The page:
You desire sex when you want it and when you don't. That is typical. Every woman has her own level of "normalcy" based on her own experiences and biological drive. However, if a woman has a low libido or low sexual desire and is troubled by her lack of interest in sex, she may have hypoactive sexual desire disorder (HSDD)
HSDD is characterized as a lack of sexual ideas and thoughts, as well as a desire for or responsiveness to sexual action, which creates personal anguish or issues in her relationship. This distress is a significant factor. After all, some women with low libido may not experience any anxiety or troubles with a partner as a result.
While prevalence figures vary, the Society for Women's Health Research believes that around one in every ten women suffers with HSDD, making it one of the most frequent female sexual disorders.
What causes HSDD?
There are many potential causes, both physical and psychological.
- HSDD is connected with a range of health diseases, including breast cancer, diabetes, depression, urine incontinence, thyroid difficulties, and multiple sclerosis, among others.
- The culprit might be an imbalance of neurotransmitters (hormones) in the brain, since the chemicals that generate (or prevent) sexual desire and excitement may be out of balance.
- Certain drugs, particularly those used to treat depression, anxiety, and high blood pressure, as well as some pain relievers, may cause decreased libido.
- Some women may be affected by relationship troubles. Women may lose interest in sex with a partner if there is conflict or a lack of trust in their relationship.
- Depression, anxiety, and low self-esteem are among psychiatric problems that may be linked to the development of HSDD.
Can HSDD be treated?
Because HSDD is curable and controlled, the first step if you are concerned about a lack of desire in sex is to consult with a healthcare specialist to learn about your alternatives.
Sex therapy or counseling, either alone or with a woman's partner, may be used to treat any mental health or relationship concerns that may be present. Medication as a contributory component may be explored, and underlying medical issues may be treated.
Vulvodynia is defined as vulvar discomfort that lasts at least three months and has no obvious, identifiable cause, but may have possible linked causes. It is an idiopathic pain disease with an exclusion diagnosis.
Vulvodynia has an unknown etiology. Research is being conducted to determine what factors contribute to the illness. Injury or irritation to the nerves that transmit pain from the vulva to the spinal cord, an increase in the number and sensitivity of nerve fibers in the vulva, elevated levels of inflammatory substances such as cytokines in the vulva, abnormal response to environmental factors, genetic susceptibility, and pelvic floor muscle weakness, spasm, or instability are all possible contributing causes.
- Vulvar self-care: Avoid irritants, directly or through diet
- Oral "pain-blocking" medications: These may be helpful in relieving vulvodynia discomfort. Tricyclic antidepressants (TCAs), serotonin-norepinephrine reuptake inhibitors (SNRIs), and anticonvulsants are the pharmacological classes. TCAs are the most regularly utilized, with amitriptyline and nortriptyline being the most commonly used. Nortriptyline is typically the first option since it has fewer negative effects. The dose is less than that used to treat depression. Due to the possibility of adverse effects, it is best to start with extremely low dosages and gradually increase. Duloxetine and venlafaxine are the most regularly used SNRIs, whereas gabapentin, pregabalin, lamotrigine, oxcarbazepine, and topiramate are the most often used anticonvulsants.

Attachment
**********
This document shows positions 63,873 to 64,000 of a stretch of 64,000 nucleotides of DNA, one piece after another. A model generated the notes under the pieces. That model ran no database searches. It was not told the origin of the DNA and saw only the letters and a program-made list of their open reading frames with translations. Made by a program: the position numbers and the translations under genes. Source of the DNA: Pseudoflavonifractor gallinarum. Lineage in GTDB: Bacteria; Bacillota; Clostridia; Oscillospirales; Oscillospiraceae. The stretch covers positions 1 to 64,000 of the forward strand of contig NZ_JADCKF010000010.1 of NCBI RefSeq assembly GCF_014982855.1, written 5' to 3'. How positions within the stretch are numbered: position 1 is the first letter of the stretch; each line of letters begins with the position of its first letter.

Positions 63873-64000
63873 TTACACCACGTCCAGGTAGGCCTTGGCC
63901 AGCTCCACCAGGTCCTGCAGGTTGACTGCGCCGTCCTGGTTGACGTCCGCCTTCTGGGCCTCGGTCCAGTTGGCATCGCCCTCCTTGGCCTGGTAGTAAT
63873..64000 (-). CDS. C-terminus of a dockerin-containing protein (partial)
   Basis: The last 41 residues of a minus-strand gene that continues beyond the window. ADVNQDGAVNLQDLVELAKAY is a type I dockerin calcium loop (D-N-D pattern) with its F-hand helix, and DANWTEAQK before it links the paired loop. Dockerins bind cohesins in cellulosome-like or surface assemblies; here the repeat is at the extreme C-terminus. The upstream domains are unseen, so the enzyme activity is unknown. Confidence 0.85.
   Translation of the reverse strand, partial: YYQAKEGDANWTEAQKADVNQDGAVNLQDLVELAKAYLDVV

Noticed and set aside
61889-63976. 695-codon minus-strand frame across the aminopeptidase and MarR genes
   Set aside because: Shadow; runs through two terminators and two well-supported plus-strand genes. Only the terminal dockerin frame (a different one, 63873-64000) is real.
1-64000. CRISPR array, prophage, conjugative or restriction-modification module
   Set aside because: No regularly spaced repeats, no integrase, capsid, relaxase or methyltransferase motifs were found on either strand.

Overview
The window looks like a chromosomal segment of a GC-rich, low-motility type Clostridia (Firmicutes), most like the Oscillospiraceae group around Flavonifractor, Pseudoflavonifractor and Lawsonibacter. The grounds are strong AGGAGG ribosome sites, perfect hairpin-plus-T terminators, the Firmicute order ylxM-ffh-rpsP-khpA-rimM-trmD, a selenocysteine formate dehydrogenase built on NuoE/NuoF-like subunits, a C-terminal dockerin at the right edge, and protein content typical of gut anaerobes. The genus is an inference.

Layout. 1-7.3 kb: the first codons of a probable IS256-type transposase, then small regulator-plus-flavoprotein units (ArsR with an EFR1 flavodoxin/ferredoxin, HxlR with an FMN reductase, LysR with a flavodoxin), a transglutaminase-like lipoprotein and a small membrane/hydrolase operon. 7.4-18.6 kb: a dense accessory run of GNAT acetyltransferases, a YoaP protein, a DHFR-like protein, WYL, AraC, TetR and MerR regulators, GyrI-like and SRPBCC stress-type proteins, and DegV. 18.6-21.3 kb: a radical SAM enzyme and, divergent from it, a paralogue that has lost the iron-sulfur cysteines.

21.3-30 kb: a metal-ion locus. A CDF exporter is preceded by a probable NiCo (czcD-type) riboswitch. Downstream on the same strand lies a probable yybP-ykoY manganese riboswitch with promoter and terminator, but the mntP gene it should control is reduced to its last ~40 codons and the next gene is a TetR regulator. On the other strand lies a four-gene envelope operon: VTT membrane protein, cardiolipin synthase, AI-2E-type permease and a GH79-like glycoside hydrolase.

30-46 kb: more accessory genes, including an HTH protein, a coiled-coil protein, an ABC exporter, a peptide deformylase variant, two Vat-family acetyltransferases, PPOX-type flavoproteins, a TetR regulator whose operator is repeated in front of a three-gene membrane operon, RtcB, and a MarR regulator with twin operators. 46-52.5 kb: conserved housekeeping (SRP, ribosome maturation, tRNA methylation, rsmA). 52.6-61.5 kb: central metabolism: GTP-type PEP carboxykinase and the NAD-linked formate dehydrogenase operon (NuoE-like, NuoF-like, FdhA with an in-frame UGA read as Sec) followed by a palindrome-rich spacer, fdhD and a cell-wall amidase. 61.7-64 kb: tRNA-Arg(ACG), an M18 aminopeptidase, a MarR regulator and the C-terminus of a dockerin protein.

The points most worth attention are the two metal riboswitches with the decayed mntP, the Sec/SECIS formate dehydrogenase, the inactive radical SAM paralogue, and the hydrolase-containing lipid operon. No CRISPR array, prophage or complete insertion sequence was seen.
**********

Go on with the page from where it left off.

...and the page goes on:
- As long as the ointments do not contain allergens, topical drugs administered directly to the vulva can relieve discomfort. These are typically combined. Lidocaine, estrogen, testosterone, and gabapentin are examples of drugs that can be combined or taken alone.
- Physical therapy for women's health has proven to be a beneficial supplement to the treatment of vulvodynia. Most individuals should be referred for pelvic floor muscle weakness and spasm examination and therapy. Exercises, massage, soft tissue work, and joint mobilization are all part of the treatment.
- Treatment may also include nerve block, psychotherapy, mindfulness, yoga, and neurostimulation.
- Surgery is only performed on certain patients. It is used to treat induced vestibular vulvodynia. Vaginal advancement entails removing the vestibule as well as the affected portion of the vagina. Physical treatment is advised, as is the use of dilators following therapy.
Can Sexual Dysfunction in Men and Women be Prevented or Avoided?
The aging process cannot be avoided. However, there are several things that both men and women may do to lessen the impact of sexual dysfunction. This involves discovering more about your body and how it functions. Also:
- Inquire with your doctor about the potential adverse effects of the medications you are taking. Discuss surgeries and medical problems with him or her. Treatment of underlying health issues, such as diabetes, may be beneficial.
- If you are sad, worried, or having relationship problems, speak with a counselor or mental health expert.
- Reduce your alcohol intake, eat healthily, and exercise on a regular basis.
- Discuss with your spouse what you enjoy and dislike about your sexual connection.
- Experiment with "sensate attention" activities. This is where one partner massages the other while saying what feels wonderful and requesting modifications (for example, "lighter," "faster,"). Fantasizing may heighten your desire.
- Kegel exercises (squeezing and releasing the vaginal muscles) may boost arousal in women.
- Massage, oral sex, or masturbation are examples of sexual activities other than intercourse.
- Do not experiment with drugs or misuse painkillers.
Sexual dysfunction refers to any condition that affects any of the phases of sexual response and prevents one or both partners from achieving sexual fulfillment. The sexual cycle is divided into four stages: excitation, plateau, orgasm, and resolution. Erectile dysfunction, orgasm/ejaculation problems, and priapism (painful erections) are all manifestations of male sexual dysfunction. Female sexual issues include a loss of interest in sex, trouble attaining orgasm, negative thoughts during sex, and vaginal dryness and stiffness, which causes painful intercourse.